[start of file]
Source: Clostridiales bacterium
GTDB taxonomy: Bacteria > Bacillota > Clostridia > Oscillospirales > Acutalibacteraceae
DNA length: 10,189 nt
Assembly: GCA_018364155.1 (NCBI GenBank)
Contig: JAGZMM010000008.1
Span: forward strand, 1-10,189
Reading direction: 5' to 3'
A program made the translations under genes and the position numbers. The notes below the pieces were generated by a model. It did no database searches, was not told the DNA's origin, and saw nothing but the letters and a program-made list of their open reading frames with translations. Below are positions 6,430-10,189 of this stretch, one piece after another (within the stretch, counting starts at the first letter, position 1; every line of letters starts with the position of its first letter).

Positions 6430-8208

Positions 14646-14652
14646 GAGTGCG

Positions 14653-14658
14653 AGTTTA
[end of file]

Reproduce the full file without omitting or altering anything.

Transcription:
Source: Clostridiales bacterium
GTDB taxonomy: Bacteria > Bacillota > Clostridia > Oscillospirales > Acutalibacteraceae
DNA length: 10,189 nt
Assembly: GCA_018364155.1 (NCBI GenBank)
Contig: JAGZMM010000008.1
Span: forward strand, 1-10,189
Reading direction: 5' to 3'
A program made the translations under genes and the position numbers. The notes below the pieces were generated by a model. It did no database searches, was not told the DNA's origin, and saw nothing but the letters and a program-made list of their open reading frames with translations. Below are positions 6,430-10,189 of this stretch, one piece after another (within the stretch, counting starts at the first letter, position 1; every line of letters starts with the position of its first letter).

Positions 6430-8208

Positions 14646-14652
14646 GAGTGCG

Positions 14653-14658
14653 AGTTTA